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Manner of Partition Actions (By Sale, In Kind, & By Appraisal)

California law provides for 3 distinct types of partition actions: 1) Partition by Sale, 2) Partition in Kind, and 3) Partition by Appraisal.[1]California Code of Civil Procedure 872.810872.840 By far the most common form is a partition by sale, followed by a partition by division (in kind) and a partition by appraisal.

As one court explained the manners of partition in California:

The manner of partition may be “in kind”—i.e., physical division of the property (see, e.g., Butte Creek Island Ranch v. Crim (1982) 136 Cal.App.3d 360, 365, 186 Cal.Rptr. 252 (Butte Creek))—according to the parties’ interests as determined in the interlocutory judgment. (§ 872.810; see § 873.210 et seq.) Alternatively, if the parties agree or the court concludes it “would be more equitable,” the court may order the property sold and the proceeds divided among the parties. (§ 872.820; see § 873.510 et seq.) The third option, “[w]hen the interests of all parties are undisputed or have been adjudicated,” and the parties agree (§ 873.910), is partition by appraisal. (See § 873.910 et seq.)[2]Cummings v. Dessel (2017) 13 Cal. App. 5th 589, 597

Each type of partition provides benefits and drawbacks.

Partition by Sale

Most partition actions filed in California are resolved by a partition by sale.[3]California Code of Civil Procedure 873.510 A partition by sale is a court-ordered judgment forcing the sale of a jointly owned property. Co-owners will receive their equitable proceeds of the property from the sale, minus any offsets. A partition by sale allows co-owners with any percentage of interest in a property to force the sale and ultimately unlock their proportion of the value in the property.

Partition in Kind

Partition in kind, also known as a partition by physical division, occurs when a property is physically divided and distributed proportionally among its co-owners.[4]California Code of Civil Procedure 873.210 A partition in kind is used primarily with vacant land in which there are equitable portions that can be distributed. Difficulty in physically dividing a property with a structure, such as a home, make partition in kind unsuitable in many partition cases. Factors such as oil reserves, easements, or fertile land can affect the land from being divided evenly, making a partition in kind a relatively rare occurrence.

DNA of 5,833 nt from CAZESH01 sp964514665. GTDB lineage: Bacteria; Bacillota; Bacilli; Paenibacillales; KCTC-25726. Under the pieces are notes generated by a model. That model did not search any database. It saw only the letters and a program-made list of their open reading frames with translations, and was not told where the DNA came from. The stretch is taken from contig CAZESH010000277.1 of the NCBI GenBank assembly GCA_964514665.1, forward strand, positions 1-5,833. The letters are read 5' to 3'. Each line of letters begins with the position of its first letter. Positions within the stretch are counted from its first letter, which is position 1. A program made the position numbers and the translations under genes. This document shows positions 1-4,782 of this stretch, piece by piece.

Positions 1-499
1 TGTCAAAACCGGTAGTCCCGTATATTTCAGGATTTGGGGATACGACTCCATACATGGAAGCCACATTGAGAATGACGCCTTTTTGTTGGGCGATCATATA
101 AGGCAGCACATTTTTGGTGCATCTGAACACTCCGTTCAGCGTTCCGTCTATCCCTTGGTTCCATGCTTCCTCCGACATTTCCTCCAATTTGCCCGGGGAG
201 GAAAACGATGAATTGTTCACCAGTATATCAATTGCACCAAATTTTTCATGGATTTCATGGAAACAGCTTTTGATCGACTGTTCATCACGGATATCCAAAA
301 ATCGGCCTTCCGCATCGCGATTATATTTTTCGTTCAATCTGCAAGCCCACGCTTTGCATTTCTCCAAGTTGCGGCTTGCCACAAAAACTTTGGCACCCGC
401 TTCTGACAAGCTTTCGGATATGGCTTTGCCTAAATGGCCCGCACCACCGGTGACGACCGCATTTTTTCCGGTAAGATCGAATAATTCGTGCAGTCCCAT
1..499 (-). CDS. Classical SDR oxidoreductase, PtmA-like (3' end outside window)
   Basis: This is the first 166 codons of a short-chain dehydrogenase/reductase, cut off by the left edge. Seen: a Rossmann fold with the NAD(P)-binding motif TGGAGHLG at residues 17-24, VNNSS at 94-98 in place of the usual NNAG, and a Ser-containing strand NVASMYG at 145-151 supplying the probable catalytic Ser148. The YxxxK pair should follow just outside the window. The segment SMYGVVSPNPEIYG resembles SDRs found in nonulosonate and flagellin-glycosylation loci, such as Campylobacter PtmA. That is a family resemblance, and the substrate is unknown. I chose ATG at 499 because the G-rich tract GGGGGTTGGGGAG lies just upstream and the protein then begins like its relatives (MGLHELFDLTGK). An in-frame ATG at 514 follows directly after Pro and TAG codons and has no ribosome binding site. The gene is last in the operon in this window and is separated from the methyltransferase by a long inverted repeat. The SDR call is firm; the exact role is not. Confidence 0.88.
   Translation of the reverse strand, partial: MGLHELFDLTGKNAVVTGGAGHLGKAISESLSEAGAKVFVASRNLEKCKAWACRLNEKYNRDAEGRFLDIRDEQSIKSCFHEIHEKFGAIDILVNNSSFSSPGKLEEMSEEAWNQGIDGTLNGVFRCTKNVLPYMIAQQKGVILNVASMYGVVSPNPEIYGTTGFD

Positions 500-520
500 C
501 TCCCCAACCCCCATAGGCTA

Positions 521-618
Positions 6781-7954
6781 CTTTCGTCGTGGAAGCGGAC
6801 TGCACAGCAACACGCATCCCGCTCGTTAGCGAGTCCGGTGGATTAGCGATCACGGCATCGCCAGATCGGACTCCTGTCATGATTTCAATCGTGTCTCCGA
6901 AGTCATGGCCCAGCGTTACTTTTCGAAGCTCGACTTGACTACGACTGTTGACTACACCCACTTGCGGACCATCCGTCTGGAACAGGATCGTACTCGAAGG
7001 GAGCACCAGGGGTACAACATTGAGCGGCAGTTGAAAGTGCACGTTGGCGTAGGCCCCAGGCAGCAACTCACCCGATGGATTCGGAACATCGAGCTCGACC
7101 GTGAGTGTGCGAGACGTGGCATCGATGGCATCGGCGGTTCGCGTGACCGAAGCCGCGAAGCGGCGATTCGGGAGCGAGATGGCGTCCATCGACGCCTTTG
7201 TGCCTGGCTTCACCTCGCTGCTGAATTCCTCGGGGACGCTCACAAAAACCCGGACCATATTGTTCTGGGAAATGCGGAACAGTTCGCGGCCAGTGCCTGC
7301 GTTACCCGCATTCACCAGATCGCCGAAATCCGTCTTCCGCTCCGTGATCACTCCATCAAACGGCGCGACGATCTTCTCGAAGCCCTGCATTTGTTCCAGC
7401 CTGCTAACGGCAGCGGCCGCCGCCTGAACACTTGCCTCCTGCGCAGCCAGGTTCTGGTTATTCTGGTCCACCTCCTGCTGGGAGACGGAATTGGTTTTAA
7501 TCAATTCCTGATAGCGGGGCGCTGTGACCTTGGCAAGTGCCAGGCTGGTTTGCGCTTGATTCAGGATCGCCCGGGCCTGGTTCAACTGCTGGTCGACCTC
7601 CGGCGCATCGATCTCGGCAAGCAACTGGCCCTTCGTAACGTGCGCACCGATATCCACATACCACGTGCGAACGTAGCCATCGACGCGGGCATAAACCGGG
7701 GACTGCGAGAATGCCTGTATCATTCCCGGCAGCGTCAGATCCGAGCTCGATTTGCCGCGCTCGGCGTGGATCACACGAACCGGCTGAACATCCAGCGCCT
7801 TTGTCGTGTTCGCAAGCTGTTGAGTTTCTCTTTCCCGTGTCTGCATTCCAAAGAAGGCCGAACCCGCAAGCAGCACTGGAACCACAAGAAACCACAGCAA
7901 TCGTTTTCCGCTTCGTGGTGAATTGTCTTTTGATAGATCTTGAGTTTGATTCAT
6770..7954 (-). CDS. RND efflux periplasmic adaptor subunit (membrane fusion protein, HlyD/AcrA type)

Partition by Appraisal

Partition by appraisal occurs when one party wants to keep a property, while the other party(ies) agree to sell.[5]California Code of Civil Procedure 873.910 The party that wishes to maintain ownership of the property agrees to buy out the other party’s interest. A third party will appraise the home and determine its value, thereby establishing the value of the property that each party is entitled to. Unlike partition by sale or partition in kind, a partition by appraisal is not forced. A partition by appraisal must be agreed upon by all parties that have an interest in the property. Since the parties must agree to a partition by appraisal, they rarely require court oversight, making this the least common manner of partition.

Talkov Law's Partition Attorneys Can Help

If you want to end your co-ownership relationship, but your co-owner won’t agree, a partition action is your only option. With seven, full time partition lawyers, Talkov Law is the #1 partition law firm in California and has handled over 300 partition actions throughout California. Every case has resulted in a sale to either a third party or one of the co-owners. Not a single court has denied our clients the right to partition or declared our client to be a non-owner. Plus, for qualified cases, there is no fee until we settle or win your case!

If you're looking to end your co-ownership dispute, contact California's premier partition action law firm by calling Talkov Law at (844) 4-TALKOV (825568) or sending us a message today.

References

References
1 California Code of Civil Procedure 872.810872.840
2 Cummings v. Dessel (2017) 13 Cal. App. 5th 589, 597
3 California Code of Civil Procedure 873.510
4 California Code of Civil Procedure 873.210
5 California Code of Civil Procedure 873.910
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